About 15 years ago, my boys went on a class hiking trip and the trail ran alongside a creek. As ten-year-old boys are inclined to do, some “accidentally” waded in the water as they searched for critters or competed to see whose rock would make the biggest splash. It was probably about this time of year, early spring, with temperatures in the 50’s, perhaps 60. I remember the outcry from some moms when they returned. “They could have caught pneumonia!” “Little Joey has hypothermia!” Not exactly likely on a twenty minute (heated) bus ride home, I thought. I couldn’t’ believe moms were worried about THAT, when they would probably let their kids watch some inappropriate movie when they get home. (I know, judgmental. Sue me.)
Back then, I knew what a good mom should be concerned with, before my kids taught me otherwise. I thought I could create perfect outcomes if I just kept my eye on the right things and kept my kids out of the wrong ones. Even though I attended Mass and practiced my faith, this was one part of my life where I didn’t really seek God’s help. Control and perfectionism, worry’s more energetic cousins, were my only assistants.
As the teen years unfolded, and especially during our youngest son’s turbulent senior year of high school, I had to face the fact that I wasn’t in control. While I could express love and concern, I could listen and I could guide, I couldn’t actively change anything. It was then that I knew I needed a spiritual reboot—God was telling me I needed to let go of my fears and lean on Him.
The bible is full of admonitions from God not to worry. From “Trust in the Lord with all your heart, on your own intelligence rely not” in Proverbs 3:5 to “Do not let your hearts be troubled or afraid” in John 14:27 we are told that God wants us to trust in Him, to realize that He is in charge. Easier said than done, huh? Anxiety, fear and worry have been part of the human condition since that first bite of apple because at that moment mankind set out to control things, to be the God of our own lives. And when we lose sight of the true God and think we are in charge, that’s when worry starts.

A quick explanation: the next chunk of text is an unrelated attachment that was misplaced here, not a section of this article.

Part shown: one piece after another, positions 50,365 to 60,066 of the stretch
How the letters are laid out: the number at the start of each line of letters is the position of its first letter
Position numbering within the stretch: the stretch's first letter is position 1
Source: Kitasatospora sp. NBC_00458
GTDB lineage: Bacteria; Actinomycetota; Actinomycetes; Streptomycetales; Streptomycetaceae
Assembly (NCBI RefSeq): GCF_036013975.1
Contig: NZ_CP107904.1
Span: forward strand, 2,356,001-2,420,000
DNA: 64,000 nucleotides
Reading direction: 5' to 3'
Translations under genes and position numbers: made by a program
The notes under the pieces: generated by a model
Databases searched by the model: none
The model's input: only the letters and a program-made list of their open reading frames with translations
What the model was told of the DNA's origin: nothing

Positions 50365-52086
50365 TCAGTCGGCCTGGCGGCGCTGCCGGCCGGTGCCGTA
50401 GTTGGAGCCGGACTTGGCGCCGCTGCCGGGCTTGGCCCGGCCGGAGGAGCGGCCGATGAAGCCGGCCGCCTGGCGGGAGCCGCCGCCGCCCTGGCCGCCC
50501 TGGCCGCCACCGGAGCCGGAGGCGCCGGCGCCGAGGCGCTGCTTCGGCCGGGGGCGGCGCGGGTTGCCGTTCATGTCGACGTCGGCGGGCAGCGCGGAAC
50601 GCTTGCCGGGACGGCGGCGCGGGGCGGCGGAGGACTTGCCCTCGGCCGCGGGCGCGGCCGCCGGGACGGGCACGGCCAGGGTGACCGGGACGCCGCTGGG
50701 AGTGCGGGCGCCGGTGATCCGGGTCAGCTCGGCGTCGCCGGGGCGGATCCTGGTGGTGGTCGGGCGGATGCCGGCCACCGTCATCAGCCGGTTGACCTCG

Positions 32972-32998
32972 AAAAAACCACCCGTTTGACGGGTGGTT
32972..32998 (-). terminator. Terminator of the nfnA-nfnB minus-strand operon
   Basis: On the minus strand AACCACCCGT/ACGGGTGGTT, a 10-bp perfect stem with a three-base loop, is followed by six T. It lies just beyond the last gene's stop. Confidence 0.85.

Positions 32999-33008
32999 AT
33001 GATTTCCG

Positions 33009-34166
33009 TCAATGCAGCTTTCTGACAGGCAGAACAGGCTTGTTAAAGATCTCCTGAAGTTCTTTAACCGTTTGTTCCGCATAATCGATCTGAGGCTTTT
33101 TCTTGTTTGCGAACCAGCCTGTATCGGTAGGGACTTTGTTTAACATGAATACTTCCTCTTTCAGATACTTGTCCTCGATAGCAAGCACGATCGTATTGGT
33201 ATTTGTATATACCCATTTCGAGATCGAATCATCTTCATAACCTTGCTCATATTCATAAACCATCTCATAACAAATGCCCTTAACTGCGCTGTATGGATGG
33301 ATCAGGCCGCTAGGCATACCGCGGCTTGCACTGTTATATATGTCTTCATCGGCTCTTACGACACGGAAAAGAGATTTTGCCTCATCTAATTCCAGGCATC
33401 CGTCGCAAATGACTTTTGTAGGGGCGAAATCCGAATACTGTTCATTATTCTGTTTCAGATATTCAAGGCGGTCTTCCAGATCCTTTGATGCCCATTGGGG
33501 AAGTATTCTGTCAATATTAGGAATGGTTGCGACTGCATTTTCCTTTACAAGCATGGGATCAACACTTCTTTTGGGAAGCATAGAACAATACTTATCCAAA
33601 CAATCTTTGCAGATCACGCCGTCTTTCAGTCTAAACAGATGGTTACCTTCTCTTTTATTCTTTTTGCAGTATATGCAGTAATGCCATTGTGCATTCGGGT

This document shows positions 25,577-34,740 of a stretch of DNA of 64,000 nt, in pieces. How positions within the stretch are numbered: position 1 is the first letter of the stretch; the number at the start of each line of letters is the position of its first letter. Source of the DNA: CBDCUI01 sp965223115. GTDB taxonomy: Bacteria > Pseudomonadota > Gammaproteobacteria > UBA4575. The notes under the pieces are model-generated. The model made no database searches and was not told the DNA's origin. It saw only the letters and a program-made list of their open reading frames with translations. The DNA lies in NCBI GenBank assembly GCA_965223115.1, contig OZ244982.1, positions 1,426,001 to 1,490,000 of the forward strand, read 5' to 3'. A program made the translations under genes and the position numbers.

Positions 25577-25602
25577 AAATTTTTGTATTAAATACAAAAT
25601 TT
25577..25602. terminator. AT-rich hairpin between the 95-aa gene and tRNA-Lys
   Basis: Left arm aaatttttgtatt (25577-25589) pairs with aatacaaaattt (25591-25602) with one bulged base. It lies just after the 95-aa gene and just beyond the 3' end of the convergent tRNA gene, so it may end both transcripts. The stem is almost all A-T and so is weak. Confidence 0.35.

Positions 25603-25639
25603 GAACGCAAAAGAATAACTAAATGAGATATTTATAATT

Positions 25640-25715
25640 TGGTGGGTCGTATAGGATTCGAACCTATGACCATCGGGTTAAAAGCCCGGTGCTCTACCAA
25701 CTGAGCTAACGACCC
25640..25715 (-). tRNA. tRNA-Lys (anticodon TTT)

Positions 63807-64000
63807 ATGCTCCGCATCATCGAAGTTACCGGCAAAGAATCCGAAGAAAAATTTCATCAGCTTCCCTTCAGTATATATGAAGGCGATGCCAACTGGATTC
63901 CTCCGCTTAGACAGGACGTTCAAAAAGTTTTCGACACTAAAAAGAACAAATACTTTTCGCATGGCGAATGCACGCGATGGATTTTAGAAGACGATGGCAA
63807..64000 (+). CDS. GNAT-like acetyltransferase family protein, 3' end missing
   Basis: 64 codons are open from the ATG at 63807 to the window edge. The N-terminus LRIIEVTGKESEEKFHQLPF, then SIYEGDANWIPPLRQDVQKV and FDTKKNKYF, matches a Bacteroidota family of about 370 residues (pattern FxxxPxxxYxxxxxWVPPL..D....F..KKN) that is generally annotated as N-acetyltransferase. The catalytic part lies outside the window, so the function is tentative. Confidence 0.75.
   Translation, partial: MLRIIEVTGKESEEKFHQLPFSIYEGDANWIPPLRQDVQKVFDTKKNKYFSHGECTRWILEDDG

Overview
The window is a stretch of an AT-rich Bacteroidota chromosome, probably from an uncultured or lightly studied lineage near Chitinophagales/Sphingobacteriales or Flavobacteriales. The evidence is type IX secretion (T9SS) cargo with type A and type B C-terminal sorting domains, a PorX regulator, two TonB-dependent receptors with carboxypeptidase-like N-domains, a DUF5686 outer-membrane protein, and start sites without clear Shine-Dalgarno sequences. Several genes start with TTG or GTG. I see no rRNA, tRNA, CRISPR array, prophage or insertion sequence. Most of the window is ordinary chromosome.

We are so blessed as Catholics to have spiritual practices to help us calm our racing minds and help us refocus. When I was struggling a few years back, praying the rosary was a time of refuge, of peace. Meditating on the mysteries while losing myself in the repetitive prayers placed my attention towards what is truly important and away from my worries. Mindfulness might be the new buzzword, but we Catholics have known about the power of meditative prayer for more than two millennia.
In Eucharistic Adoration, we lay our worries and fears at Jesus’ feet. We can sit in silence, allowing God’s love to wash over us, much in the same way our parents’ love comforted us as children. We have so little quiet in our lives and our minds constantly race to the next thing we “need” to do, worried we won’t get it all in. Adoration is the gift of freedom, and of great love.
And then we have the have the saints, to whom we can turn to as friends, friends who faced the same human worries over family, health, marriage and loss that we do today. I can talk with St. Monica, who had her own son issues, and ask her to intercede for my boys, to listen to my mother’s heart. Monday novenas at the Shrine of the Miraculous Medal here in Philadelphia are special to me, when we offer intentions to Our Lady, and thank her for blessings given. The power of prayer in that space feels very real, and soothes my everyday concerns.
I am never going to be the perfect mother. I am never going to be the perfect Catholic. I need to trust that I need to follow God’s plan and not try to control things myself. I’m a work in progress, and I’m not sure I’ll ever truly live out the words from Psalm 112, “They will have no fear of bad news, their hearts are steadfast, trusting in the Lord.” But the Church offers me beautiful devotions and sacred prayers to help me on my journey.
**This is part of the Catholic Women Bloggers Network Blog Hop! Check it out here!**